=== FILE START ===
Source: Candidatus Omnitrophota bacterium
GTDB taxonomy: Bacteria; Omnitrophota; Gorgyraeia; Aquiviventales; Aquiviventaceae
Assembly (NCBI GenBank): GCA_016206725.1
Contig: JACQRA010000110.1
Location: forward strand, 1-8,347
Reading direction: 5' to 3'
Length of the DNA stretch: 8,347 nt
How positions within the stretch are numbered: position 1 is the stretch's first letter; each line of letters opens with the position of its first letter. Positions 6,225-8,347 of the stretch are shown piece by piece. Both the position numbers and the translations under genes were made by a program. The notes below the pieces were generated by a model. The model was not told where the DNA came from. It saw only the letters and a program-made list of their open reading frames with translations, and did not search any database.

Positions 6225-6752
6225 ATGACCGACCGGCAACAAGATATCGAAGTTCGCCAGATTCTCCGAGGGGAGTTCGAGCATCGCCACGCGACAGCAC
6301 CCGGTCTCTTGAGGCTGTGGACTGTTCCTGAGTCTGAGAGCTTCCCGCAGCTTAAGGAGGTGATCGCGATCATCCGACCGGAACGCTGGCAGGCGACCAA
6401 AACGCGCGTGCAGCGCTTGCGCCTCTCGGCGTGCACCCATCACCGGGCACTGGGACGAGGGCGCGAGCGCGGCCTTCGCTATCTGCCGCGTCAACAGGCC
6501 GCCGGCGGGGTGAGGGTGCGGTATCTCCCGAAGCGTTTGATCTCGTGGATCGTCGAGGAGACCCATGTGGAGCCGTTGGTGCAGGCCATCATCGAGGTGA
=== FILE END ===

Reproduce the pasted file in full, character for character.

Source: Candidatus Omnitrophota bacterium
GTDB taxonomy: Bacteria; Omnitrophota; Gorgyraeia; Aquiviventales; Aquiviventaceae
Assembly (NCBI GenBank): GCA_016206725.1
Contig: JACQRA010000110.1
Location: forward strand, 1-8,347
Reading direction: 5' to 3'
Length of the DNA stretch: 8,347 nt
How positions within the stretch are numbered: position 1 is the stretch's first letter; each line of letters opens with the position of its first letter. Positions 6,225-8,347 of the stretch are shown piece by piece. Both the position numbers and the translations under genes were made by a program. The notes below the pieces were generated by a model. The model was not told where the DNA came from. It saw only the letters and a program-made list of their open reading frames with translations, and did not search any database.

Positions 6225-6752
6225 ATGACCGACCGGCAACAAGATATCGAAGTTCGCCAGATTCTCCGAGGGGAGTTCGAGCATCGCCACGCGACAGCAC
6301 CCGGTCTCTTGAGGCTGTGGACTGTTCCTGAGTCTGAGAGCTTCCCGCAGCTTAAGGAGGTGATCGCGATCATCCGACCGGAACGCTGGCAGGCGACCAA
6401 AACGCGCGTGCAGCGCTTGCGCCTCTCGGCGTGCACCCATCACCGGGCACTGGGACGAGGGCGCGAGCGCGGCCTTCGCTATCTGCCGCGTCAACAGGCC
6501 GCCGGCGGGGTGAGGGTGCGGTATCTCCCGAAGCGTTTGATCTCGTGGATCGTCGAGGAGACCCATGTGGAGCCGTTGGTGCAGGCCATCATCGAGGTGA